You know her as the quirky actress with the model features and rock and roll fringe from girly flicks like Confessions of a Shopaholic and the even girlier TV series Gossip Girl. But do you know Krysten Ritter, the serious writer/producer and creator of the ultimate female buddy comedy?

A closeted screenplay writer (not to mention playwright) for some time now, Ritter is preparing for the release of her feature writing debut BFF & Baby, co-written by close friend Kat Coiro, who also directs the film. And though she jokes about having written many “crappy screenplays” over the years, something about the giddy whim of Ritter’s turn of phrase and her obvious knack for comedy on screen tells me that the buddy film genre her new screenplay is stretching out in is about to become co-ed.


“It’s very hard to do the female version of say … Swingers, because the girls are never likable and they just come off as slutty,” notes Ritter of the old boys’ club mentality riddling the genre. Wanting to avoid the stiletto trappings of writing a story that included a Blanche Devereaux/Samantha Jones-like character at its centre, Ritter and writing partner Coiro — after hours of lamenting over the lack of female-driven buddy comedies — struck gold in the shape of Mexican take-out. “One day after buying burritos at our favourite spot in the Rampart district, we pulled up to a car of cute guys,” she begins. “In the midst of some mutual red light eye-gasming, my writing partner’s newborn baby daughter started to cry. The dudes took one look and screeched away.” And so was born BFF & Baby, the story of best friends Kim (Ritter) and Deena (Kate Bosworth), struggling to maintain their formerly hip and youthful lifestyle after Kim has a baby.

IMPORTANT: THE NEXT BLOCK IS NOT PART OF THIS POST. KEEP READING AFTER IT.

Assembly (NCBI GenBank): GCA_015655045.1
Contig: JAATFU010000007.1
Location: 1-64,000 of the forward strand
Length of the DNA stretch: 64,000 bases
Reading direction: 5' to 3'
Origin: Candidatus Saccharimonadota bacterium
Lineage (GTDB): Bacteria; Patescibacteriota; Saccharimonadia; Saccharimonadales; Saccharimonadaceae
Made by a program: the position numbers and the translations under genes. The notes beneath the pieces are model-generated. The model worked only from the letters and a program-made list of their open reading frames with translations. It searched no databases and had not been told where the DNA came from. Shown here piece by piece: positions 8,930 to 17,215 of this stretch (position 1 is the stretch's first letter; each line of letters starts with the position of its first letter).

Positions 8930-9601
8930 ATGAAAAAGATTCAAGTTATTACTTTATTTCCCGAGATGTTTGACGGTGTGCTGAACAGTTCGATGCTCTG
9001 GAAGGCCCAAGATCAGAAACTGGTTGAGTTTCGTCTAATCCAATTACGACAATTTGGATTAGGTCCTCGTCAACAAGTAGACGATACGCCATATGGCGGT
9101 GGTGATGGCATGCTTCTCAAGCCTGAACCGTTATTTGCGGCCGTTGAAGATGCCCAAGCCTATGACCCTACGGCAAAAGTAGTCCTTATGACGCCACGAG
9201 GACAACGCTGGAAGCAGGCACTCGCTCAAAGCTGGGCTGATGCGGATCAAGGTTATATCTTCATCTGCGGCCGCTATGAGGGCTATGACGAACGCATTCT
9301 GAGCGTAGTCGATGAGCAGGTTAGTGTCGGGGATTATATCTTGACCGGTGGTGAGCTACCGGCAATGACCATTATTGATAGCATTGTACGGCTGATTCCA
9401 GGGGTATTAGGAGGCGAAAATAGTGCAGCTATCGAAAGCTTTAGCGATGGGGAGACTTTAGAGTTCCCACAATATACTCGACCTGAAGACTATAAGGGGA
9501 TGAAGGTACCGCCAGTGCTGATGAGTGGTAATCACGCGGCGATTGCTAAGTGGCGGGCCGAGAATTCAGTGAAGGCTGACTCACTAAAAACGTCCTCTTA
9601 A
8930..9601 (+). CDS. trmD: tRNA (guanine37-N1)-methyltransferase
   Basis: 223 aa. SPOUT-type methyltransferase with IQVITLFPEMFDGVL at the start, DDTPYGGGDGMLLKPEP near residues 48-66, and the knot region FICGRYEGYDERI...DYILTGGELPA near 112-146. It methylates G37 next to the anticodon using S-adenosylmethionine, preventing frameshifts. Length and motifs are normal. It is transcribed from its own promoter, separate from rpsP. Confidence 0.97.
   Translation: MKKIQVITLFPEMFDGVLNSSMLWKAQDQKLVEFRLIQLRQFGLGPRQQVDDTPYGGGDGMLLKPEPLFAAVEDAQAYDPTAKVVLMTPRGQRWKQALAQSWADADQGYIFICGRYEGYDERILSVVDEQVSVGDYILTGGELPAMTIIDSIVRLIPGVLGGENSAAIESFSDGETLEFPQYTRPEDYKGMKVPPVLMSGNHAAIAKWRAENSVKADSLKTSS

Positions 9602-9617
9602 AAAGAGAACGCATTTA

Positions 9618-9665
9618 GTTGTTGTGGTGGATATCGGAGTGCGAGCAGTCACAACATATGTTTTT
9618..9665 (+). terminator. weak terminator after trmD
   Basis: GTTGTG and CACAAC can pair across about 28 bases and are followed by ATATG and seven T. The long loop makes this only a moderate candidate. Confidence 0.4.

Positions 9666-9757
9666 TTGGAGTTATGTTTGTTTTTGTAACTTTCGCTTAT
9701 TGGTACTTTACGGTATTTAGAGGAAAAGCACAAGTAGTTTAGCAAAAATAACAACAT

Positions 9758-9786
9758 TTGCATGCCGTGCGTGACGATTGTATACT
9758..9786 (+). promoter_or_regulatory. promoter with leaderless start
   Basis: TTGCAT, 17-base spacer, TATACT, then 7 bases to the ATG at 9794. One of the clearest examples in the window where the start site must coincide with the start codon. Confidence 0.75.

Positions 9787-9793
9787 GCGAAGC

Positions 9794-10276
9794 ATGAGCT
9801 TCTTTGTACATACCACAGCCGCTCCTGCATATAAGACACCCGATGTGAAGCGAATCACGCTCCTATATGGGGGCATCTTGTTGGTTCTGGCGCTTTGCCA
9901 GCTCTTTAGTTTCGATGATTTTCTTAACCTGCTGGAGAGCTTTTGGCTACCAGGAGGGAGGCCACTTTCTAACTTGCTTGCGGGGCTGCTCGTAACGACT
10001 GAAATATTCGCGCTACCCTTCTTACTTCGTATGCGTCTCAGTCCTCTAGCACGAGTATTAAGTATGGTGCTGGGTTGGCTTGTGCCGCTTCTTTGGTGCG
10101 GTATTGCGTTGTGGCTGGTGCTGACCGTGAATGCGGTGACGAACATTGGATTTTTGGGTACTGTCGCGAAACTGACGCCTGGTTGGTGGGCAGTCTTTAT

Now, finally, for all the Daisy Buchanans that are roasted in every male-driven buddy comedy, there is BFF & Baby’s grab-bag of relatable male flops, dramatized for the female audience’s viewing pleasure. “There are a few genius lines that my ex-boyfriend said to me at one point in there,” Ritter shares, adding playfully, “I’m sure a few guys might wonder if we are talking about them. As a writer you put things in your pocket for later. And embellish, of course.” Writing to Ritter is a natural counterpart of her acting career; it’s a talent she’s learned through osmosis. “It’s two different breeds of the same species, in my humble opinion. Does that even make sense?” she laughs. “Actors are usually good at writing dialogue because we know how people speak (hopefully) and we read so many scripts.”

Currently in post-production, Ritter is still riding on the high from writing, producing, and starring in the film, a tall list of duties that she was more than happy to take on. “It was a lot of work and it was a full cycle of 24-hour mind consumption,” she recalls. “Far more than if I was just an actress for hire and not involved in other areas. But I loved it.” And though she was comfortable wearing multiple hats on set, as any who have loved anything know, trepidation is part and parcel with adoration. “I was more nervous about having the energy and endurance that it required,” she admits of the filming process. A macrobiotic-vegan diet the first week paired with concentrated elimination of all possible stress put her in the head space necessary to delve into production, and by the time filming rolled around, it felt like any other film she had worked on. “Once we got into rehearsals and started shooting, I focused on the work and I fell in love with the project in a totally different way,” she says. “I fell in love with it as an actress.”